Mr. Walker worked with associates Jerry Dumas, Bob Gustafson and Bud Jones as well as several of his children to come up with ideas for gags. In addition to “Beetle Bailey”, he created “Hi and Lois”, starring Dik Browne, based on the lives of Mr. Walker’s family members; “Boner’s Ark,” featuring quirky animals and their search for dry land; and “Sam’s Strip”, about a comic book character who runs his own comic strip. He founded “Sam’s Strip” with Mr. Dumas, who then took over and renamed it “Sam et Silo”.
Working in a home and studio in Stamford that once belonged to Gutzon Borglum, A sculptor of Mount Rushmore, Mr. Walker was also a comics historian and curator. In 1974 he opened the International Museum of Cartoon Art in Greenwich, Conn. His extensive collection of drawings and books, including creations by Walt Disney, Charles Schulz, Walt Kelly and Rube Goldberg, were later housed in Rye Brook, NY, and Boca Raton, Florida, and are now at Ohio State University in Columbus as part of the Billy Ireland Cartoon Library & Museum.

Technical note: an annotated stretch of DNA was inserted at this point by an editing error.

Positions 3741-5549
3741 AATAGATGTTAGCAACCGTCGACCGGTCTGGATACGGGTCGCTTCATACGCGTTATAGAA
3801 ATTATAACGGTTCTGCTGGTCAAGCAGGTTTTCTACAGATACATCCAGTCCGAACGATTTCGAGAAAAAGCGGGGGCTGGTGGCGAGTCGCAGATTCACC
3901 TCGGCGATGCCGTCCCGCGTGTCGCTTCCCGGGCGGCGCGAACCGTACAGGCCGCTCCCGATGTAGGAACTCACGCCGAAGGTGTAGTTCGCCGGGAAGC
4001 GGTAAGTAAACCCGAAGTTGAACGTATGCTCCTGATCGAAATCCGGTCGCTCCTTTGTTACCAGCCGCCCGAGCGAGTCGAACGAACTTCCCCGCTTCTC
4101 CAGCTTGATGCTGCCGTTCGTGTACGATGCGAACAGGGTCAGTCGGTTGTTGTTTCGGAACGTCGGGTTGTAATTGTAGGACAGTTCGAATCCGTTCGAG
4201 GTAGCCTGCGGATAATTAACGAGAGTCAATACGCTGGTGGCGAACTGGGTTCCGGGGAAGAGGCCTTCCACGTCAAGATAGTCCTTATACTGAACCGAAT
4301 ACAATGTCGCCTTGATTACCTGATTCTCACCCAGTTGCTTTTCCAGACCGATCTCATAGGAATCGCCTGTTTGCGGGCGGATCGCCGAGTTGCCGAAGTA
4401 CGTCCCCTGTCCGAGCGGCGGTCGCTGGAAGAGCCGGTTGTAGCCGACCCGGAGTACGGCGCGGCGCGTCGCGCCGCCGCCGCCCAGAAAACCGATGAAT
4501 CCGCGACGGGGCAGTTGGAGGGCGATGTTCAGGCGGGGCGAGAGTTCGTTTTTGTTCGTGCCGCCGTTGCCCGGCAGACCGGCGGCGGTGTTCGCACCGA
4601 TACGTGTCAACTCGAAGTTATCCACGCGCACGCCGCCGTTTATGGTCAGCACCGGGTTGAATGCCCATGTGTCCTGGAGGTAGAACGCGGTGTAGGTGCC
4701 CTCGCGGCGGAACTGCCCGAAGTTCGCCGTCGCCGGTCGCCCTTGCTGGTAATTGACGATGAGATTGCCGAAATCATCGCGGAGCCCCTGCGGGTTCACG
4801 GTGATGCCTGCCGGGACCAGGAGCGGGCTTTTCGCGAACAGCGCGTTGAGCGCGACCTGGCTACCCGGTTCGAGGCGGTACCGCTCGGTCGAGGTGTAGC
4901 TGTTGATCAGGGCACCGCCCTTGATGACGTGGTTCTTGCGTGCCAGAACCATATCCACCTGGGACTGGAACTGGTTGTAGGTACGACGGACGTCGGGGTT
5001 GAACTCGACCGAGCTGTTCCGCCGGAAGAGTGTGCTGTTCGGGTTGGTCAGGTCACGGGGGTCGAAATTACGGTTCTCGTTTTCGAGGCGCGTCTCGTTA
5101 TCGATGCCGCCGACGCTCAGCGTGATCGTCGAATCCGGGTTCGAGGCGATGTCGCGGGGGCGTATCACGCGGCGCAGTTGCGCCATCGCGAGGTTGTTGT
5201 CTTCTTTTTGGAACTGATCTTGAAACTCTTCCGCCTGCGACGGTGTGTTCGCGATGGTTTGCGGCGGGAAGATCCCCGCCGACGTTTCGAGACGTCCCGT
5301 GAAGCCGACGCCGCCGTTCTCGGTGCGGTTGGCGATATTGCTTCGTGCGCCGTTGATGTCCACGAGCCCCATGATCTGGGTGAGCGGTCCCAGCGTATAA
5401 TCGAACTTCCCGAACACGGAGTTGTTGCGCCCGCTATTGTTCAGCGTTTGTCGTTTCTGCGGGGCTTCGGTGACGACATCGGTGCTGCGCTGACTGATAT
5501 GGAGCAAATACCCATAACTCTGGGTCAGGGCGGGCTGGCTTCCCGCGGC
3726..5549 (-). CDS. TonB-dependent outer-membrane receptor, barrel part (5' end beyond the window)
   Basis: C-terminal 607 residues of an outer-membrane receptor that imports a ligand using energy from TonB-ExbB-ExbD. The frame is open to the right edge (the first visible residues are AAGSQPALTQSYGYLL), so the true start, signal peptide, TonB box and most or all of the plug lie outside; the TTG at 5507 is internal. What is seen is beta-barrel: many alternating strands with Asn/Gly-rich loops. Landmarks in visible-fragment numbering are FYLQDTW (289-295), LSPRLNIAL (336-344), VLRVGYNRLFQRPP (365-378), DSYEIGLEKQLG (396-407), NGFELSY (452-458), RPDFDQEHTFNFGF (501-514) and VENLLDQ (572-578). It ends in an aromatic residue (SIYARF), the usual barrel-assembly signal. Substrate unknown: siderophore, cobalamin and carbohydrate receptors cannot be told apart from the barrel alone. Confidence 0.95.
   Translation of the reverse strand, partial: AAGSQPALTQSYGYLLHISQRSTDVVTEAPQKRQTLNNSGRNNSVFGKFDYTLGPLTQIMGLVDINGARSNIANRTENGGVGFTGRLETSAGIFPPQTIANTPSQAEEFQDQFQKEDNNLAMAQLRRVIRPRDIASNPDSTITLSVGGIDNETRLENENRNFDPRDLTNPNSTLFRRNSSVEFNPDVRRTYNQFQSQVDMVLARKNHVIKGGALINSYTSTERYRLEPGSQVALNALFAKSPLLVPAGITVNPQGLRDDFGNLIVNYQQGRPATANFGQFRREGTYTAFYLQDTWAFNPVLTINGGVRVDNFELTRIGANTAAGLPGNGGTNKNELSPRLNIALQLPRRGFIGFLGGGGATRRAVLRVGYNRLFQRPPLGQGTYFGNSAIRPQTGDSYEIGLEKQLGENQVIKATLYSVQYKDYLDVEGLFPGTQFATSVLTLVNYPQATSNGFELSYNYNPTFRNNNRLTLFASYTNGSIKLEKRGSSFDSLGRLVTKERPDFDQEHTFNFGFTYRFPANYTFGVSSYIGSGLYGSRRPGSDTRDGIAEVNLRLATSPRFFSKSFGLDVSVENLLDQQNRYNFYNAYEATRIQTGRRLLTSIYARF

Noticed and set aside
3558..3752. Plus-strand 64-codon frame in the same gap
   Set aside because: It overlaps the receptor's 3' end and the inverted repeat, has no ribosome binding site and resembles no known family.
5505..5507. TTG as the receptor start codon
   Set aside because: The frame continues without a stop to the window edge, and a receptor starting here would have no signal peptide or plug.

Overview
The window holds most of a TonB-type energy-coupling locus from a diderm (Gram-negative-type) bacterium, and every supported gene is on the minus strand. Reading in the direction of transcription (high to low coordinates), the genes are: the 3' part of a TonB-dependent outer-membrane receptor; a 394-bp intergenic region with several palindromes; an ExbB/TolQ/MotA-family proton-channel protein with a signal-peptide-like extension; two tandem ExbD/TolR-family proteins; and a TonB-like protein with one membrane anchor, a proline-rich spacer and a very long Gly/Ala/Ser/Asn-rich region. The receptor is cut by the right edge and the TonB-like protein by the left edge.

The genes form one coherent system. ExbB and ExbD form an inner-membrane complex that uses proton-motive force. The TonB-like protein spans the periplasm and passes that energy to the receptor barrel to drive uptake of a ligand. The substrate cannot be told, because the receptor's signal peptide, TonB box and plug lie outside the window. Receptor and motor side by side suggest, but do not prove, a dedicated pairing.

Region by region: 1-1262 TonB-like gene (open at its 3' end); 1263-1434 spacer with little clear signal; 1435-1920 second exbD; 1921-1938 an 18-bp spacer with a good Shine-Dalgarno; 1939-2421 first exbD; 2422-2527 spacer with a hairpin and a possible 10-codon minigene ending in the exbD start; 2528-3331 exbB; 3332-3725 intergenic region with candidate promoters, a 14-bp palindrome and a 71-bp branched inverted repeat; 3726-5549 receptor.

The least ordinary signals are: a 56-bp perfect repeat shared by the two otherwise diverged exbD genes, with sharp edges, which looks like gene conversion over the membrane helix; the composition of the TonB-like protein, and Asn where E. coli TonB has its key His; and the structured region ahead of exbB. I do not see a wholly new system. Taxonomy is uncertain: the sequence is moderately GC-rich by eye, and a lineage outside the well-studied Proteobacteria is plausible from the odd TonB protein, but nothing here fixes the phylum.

Besides his sons Brian and Greg, survivors include his second wife, Catherine Carty; two stepchildren, Priscilla Prentice and Whitney Prentice; and his children Polly, Margie, Neal and Roger from his marriage to his first wife, the former Jean Suffill, which ended in divorce.
“Beetle Bailey” used the military as a setting, but its popularity stemmed from everyday life and universal battles against authority figures and mindless bureaucracy.
“It’s mostly about working, playing, eating and sleeping,” Mr. Dumas, who started working with Mr. Walker in the 1950s, told The New York Times in 2000. ‘it can be understood and related by everyone in the world.’
When the Ministry of Defense congratulated Mr Walker on his 80th birthday, he said: “Human frailty is the raison d’être of humour. People like to see the weaknesses of humanity. And they relate to the little guy, the bottom one.